As a result of the pandemic, more than a hundred colleges and universities have adopted test-optional policies for their fall 2021 applications. This list includes numerous high-profile and Ivy League colleges, including University of California, MIT, Harvard and Stanford.
In the minds of many high schoolers, such actions raise the question: if colleges can decide on their entire class of 2025 without SAT or ACT scores, do these test scores really matter?
SAT and ACT are standardized tests implemented in the early 20th century. They were designed as IQ tests and used by the U.S. Army to check the intelligence of their recruits. Colleges began to accept and use SAT and ACT scores for admission in the 1960s.
Proponents of the tests maintain that these scores serve as a way to differentiate between students who look similar on the surface, with approximately equal GPA and extracurriculars. Furthermore, students who maintain a high GPA and take many rigorous classes tend to score higher on SAT. Hence, some argue that these scores can be a quick way for colleges to “pick out” the top applicants.
These scores are meant to provide a reasonable, objective benchmark for comparing students. Supporters of the test worry that the admissions process would become heavily subjective if they were eliminated from consideration.
However, with time, many arguments have developed against the use of SAT and ACT scores. William Hiss, the former Dean of Admissions for Bates College, William Hiss, believes these scores do not hold much value for college admission. He led a study that found that students with good grades and modest test scores did better in college than students with higher test scores and lower high school grades.
Hence, Hiss suggests, universities should look for high GPAs, not high test scores. His findings seem to be strengthened by another study,, which concluded that high school GPA is five times stronger than standardized test scores at predicting college graduation rates. This research, conducted by the University of Chicago, also found that GPA was a more consistent predictor across universities, unlike test scores.
Critics of the tests also argue that SAT and ACT scores are heavily influenced by factors outside the student’s control, therefore producing an inaccurate picture of a student’s abilities.
One of these factors seems to be the socioeconomic status of the applicant. A 2012 study from the University of Minnesota found that students with higher-income backgrounds generally tend to score higher on the SAT. Ethnicity is another factor. The National Center for Education Statistics reports that while Asian-American and white students have an average SAT score of about 1100 out of 1600, Blacks, Hispanics and Native Americans score around 950. Females students tend to score a little lower than male students as well. Detractors point to this data to argue that these scores are tainted by systemic biases in our society and therefore do not provide an accurate view of the applicant and their ability to succeed in college.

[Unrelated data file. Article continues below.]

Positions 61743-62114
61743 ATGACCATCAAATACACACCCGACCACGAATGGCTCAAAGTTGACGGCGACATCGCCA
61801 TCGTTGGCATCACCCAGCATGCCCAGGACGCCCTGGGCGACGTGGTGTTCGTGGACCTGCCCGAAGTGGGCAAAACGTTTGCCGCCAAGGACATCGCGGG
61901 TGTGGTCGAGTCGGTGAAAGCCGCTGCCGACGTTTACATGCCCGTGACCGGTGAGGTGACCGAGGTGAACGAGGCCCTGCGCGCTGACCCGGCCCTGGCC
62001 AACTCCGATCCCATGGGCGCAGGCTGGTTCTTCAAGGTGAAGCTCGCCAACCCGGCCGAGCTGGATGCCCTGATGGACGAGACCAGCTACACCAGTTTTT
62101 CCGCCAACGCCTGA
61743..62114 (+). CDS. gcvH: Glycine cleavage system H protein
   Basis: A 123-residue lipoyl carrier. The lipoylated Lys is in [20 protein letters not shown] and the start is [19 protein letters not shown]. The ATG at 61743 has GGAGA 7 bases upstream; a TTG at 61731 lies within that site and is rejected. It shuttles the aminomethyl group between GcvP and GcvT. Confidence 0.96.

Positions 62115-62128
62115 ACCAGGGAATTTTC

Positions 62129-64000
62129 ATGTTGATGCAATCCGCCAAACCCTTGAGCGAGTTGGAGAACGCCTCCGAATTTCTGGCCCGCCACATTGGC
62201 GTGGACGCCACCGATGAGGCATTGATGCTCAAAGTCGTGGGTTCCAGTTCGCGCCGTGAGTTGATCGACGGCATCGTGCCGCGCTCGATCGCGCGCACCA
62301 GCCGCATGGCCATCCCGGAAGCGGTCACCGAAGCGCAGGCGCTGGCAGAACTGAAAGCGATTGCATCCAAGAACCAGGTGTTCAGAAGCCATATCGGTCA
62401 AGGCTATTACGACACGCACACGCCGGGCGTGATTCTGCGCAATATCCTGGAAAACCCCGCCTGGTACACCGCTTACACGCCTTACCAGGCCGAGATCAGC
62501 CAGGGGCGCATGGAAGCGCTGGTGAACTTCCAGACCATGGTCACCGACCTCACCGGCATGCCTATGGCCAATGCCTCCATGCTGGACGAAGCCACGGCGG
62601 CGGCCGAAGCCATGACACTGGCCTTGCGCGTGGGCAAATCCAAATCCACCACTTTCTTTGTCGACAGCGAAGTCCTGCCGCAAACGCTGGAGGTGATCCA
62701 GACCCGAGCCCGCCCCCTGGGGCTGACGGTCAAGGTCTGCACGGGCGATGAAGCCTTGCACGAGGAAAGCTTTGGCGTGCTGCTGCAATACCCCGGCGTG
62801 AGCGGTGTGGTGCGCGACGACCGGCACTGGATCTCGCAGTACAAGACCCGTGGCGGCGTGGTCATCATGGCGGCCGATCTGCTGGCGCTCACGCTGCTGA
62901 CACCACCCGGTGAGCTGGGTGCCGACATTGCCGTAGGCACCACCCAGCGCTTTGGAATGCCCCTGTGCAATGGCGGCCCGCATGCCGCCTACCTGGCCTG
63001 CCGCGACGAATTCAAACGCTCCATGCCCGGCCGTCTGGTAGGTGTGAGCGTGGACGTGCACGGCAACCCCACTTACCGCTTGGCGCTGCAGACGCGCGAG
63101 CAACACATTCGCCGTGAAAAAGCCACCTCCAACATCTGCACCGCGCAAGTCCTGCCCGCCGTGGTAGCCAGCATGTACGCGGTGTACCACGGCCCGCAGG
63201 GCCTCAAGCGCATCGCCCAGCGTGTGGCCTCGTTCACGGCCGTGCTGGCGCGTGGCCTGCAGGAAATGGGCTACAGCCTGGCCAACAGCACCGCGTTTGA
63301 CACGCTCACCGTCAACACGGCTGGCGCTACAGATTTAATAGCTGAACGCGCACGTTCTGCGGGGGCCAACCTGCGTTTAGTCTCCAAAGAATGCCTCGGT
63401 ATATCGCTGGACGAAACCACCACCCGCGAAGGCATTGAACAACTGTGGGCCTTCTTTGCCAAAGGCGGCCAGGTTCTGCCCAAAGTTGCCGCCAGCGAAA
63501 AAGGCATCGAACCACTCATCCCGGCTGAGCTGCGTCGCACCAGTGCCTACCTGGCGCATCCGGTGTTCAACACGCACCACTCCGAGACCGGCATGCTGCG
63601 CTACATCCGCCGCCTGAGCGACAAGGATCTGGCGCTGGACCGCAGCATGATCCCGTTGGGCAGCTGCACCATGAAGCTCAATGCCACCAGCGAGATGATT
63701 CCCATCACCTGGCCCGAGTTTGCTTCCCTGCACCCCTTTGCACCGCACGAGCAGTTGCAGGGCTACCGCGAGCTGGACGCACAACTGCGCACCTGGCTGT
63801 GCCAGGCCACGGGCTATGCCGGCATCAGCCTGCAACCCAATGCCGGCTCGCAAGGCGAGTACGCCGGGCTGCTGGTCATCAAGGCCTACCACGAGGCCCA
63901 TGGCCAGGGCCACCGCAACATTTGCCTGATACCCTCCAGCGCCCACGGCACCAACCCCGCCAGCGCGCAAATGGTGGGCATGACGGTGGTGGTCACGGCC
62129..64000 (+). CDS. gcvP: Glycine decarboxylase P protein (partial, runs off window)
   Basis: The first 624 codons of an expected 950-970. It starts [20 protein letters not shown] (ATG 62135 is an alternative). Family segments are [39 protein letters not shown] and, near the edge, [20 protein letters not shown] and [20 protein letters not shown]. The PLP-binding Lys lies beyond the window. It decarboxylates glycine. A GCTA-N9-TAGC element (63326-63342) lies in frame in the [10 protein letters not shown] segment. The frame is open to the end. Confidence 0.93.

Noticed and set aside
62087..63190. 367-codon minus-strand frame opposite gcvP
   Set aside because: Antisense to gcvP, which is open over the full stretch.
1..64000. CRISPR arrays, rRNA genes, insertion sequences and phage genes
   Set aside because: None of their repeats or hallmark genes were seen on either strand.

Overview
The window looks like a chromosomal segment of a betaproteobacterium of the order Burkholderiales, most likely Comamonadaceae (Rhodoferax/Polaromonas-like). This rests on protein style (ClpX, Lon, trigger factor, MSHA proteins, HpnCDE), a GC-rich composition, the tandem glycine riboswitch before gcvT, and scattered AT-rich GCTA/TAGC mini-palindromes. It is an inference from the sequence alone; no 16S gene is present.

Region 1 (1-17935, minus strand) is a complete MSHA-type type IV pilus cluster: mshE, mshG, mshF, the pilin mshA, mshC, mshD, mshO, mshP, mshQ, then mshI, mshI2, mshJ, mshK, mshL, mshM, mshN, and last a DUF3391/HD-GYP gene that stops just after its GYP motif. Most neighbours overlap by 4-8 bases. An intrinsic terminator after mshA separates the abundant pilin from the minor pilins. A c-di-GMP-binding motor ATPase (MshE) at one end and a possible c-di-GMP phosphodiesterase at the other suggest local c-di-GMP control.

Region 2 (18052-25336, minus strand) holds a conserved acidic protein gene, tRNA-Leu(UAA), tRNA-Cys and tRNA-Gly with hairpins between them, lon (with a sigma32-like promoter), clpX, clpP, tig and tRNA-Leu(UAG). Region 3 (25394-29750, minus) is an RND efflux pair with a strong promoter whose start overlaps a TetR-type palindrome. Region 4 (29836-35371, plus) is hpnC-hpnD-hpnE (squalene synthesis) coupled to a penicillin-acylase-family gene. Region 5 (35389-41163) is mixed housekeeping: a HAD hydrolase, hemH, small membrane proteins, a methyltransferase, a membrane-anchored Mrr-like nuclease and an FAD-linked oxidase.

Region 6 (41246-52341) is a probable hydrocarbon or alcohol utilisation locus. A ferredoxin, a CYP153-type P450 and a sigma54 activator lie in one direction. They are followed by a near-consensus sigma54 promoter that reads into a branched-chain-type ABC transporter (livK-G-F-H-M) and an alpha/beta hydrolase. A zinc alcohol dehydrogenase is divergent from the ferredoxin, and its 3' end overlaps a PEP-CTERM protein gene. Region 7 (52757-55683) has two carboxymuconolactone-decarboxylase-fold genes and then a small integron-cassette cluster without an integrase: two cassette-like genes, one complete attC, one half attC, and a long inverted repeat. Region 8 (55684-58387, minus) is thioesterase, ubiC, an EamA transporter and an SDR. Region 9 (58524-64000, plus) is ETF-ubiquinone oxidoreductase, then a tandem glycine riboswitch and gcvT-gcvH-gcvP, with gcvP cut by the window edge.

In an interview with PBS, psychologist Claude Steele contended It is the plurality of traits that define a good student who can succeed in college, and it is unrealistic to believe that a single three-hour test can measure all of them. While standardized tests might do a decent job measuring a student’s communication and problem-solving skills, that number alone would leave out critical information including the student’s grittiness, work ethic and value system.
An article from Penn State News puts the argument succinctly: the SAT and ACT “may test whether or not you remember geometry from 10th grade, but they don’t have any real bearing on someone’s success in [college].” Hence, critics like Hiss urge colleges to reduce their reliance on standardized test scores when judging the candidacy of an applicant.
In the end though, the 2020 admissions cycle will be the main influencer in this debate. If colleges struggle to discern the best students, SAT and ACT will retain their position in the admissions process. However, if colleges feel comfortable with their admitted talent pool, they may remove or decrease their weightage on SAT and ACT scores. The result awaits.